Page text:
Agree. The McDonald’s coffee lawsuit is thoroughly misunderstood based on very early media stories. The temperature of the coffee was way above what even reasonably hot coffee should have been, and if I’m remembering right, left second degree burns after a very brief exposure. Since Techdirt normally likes to heap scorn on the media for leaving out very important details, it should not perpetuate myths even if they have become part of the cultural record.

Just keeping you honest, Tim.

DCX2 says:

Re: Re: Re:

And you know what else makes this a spectacular fail every single time some pundit tries to exploit it?

The woman tried to reason with McDonalds, asking only for the money to cover medical expenses and lost income, totaling about $20k (her current medical bills had been about $10k at the time). McDonalds offered her $800.

McDonalds was progressively offered larger settlements throughout litigation – $90k, $300k. The jury gave her $160k in compensation and $2.7 million in punitive damages – two days worth of coffee revenue for McDonalds. The judge eventually reduced that to 3x compensation damages, and she settled with them before the appeal.

Liebeck vs. McDonalds is perhaps one of the worst examples to use when remarking on the excess of litigation in our society.

Anonymous Coward says:

Re: Re: Re:

Or they wanted to serve it as expediently as possible to get on to the next customer. The coffee maker they used was close to what a barista would use today since the temperature of the water pulls out more flavour from the beans, making the coffee arguably better. At the time it was determined that the common temperature of coffee was about 60? C, which is right around the temperature when it is best to drink.

Basically the story has been butchered twice.

First time, by people claiming that hot coffee = logic and sueing over it is ridiculous.
The other butchering is what is getting repeated here, where McDonalds is suddenly the evil empire without a care for their customer.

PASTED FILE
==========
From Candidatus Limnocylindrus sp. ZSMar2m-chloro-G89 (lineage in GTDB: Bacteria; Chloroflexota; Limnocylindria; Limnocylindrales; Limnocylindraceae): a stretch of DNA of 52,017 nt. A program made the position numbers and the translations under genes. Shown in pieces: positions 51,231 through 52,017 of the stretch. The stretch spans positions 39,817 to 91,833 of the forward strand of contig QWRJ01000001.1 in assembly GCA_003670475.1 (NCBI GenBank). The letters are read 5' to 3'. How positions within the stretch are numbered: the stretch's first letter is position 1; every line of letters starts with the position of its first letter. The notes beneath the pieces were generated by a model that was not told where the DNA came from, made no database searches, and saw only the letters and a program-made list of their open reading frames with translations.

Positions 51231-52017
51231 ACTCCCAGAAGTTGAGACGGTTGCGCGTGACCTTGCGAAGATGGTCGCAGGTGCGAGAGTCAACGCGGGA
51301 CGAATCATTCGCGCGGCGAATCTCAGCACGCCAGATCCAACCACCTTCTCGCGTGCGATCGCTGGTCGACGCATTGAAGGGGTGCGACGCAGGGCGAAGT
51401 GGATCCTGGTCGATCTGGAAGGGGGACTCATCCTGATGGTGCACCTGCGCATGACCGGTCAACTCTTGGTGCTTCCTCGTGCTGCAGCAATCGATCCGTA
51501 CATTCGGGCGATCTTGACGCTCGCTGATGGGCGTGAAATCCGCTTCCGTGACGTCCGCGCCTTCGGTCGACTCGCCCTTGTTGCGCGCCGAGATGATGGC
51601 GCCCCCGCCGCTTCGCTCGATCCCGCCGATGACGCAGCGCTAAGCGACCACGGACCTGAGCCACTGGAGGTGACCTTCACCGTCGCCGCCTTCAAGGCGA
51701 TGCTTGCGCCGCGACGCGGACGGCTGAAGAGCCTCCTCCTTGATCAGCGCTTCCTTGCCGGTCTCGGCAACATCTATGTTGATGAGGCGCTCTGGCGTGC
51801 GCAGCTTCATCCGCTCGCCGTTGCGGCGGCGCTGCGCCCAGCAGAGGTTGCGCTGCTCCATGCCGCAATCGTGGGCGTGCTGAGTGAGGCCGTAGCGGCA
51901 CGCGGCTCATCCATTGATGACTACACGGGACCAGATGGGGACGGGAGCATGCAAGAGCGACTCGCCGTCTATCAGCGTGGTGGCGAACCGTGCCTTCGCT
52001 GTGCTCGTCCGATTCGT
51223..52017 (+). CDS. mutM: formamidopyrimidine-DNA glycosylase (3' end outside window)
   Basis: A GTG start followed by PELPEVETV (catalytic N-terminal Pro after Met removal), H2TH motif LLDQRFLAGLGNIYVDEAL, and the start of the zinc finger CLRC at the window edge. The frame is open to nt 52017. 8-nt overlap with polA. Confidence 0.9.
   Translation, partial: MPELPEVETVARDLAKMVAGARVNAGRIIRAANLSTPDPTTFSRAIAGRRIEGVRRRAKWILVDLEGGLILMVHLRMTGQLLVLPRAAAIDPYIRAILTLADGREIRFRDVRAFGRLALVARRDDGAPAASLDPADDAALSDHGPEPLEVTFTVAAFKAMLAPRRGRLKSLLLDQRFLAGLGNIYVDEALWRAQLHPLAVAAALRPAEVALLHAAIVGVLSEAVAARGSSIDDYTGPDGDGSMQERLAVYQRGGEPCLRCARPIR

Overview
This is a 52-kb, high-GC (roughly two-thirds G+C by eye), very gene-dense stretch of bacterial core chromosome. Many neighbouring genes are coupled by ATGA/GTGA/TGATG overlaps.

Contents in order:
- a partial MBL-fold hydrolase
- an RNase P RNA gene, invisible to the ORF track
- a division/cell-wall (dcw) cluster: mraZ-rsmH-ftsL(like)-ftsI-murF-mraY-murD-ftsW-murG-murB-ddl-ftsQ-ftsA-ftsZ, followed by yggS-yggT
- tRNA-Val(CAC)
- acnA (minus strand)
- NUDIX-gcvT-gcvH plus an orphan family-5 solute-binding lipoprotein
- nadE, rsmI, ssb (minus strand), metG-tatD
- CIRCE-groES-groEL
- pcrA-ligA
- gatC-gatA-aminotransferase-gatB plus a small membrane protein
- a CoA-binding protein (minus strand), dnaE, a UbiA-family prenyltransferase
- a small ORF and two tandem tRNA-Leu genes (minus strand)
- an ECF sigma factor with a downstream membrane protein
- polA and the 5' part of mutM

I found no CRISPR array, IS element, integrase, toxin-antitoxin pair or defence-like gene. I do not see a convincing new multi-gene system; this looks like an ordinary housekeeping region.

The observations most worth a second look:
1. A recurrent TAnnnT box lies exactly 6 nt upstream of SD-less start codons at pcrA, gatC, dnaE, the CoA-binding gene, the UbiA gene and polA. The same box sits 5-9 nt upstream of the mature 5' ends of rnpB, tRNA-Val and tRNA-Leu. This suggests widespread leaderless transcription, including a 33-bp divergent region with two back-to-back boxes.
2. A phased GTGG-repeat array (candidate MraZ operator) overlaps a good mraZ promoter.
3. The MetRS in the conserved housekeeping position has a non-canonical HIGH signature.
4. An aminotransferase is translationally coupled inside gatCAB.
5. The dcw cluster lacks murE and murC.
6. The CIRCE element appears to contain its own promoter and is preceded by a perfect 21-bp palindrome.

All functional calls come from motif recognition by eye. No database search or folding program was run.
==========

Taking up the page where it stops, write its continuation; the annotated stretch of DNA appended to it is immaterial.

The truth is that the case was mostly spectacular because of the unusual circumstances. McDonalds overhearing warnings and not following their competitors more cautious approach was what tipped the bread-basket.

The only extreme thing about the case was the compensation and damages awarded. The rest was a judgement call on an unclear issue.

Anonymous Coward says:

Re: Re: Re: Re:

The other butchering is what is getting repeated here, where McDonalds is suddenly the evil empire without a care for their customer.

McDonalds overhearing warnings and not following their competitors more cautious approach was what tipped the bread-basket.

Just to be clear, McDonalds didn’t “overhear warnings” 700 customers had filed complaints in a 10 year period and they had paid out over $500,000 is settlements with people similarly burned.

Anonymous Coward says:

Re: Re: Re:2 Re:

Hence why I mentioned the expedience, which is a big part of the problem. How many customers in a fast-food restaurant would wait 10 minutes for a coffee when they specifically chose the place for its fast service?
Waiting 10 minutes, changing to another type of brewer or having storage with the right temperature could have saved McDonalds the trouble. In this case they could have compromised the quailty and installed a sufficiently heated storage or used lower temperature coffee brewers, which they didn’t.

Bergman (profile) says:

Re: Actually, you are badly mistaken

The proper brewing temperature for coffee is between 195 and 205 degrees Fahrenheit. McDonalds procedures and policies call for coffee to be brewed at a temperature between 176 and 194 degrees — already cooler than the traditional temperature.

Coffee that is not served immediately after brewing starts to taste bad in direct proportion to how long since it was brewed. It’s not possible to cool coffee to safe bathing temperatures without diluting it or producing iced coffee instead of hot coffee.

If your home made coffee is a quarter the temperature of McDonald’s coffee, you’re doing it wrong.

Ehud Gavron (profile) says:

McDonalds coffee... division by four... and stupid deputies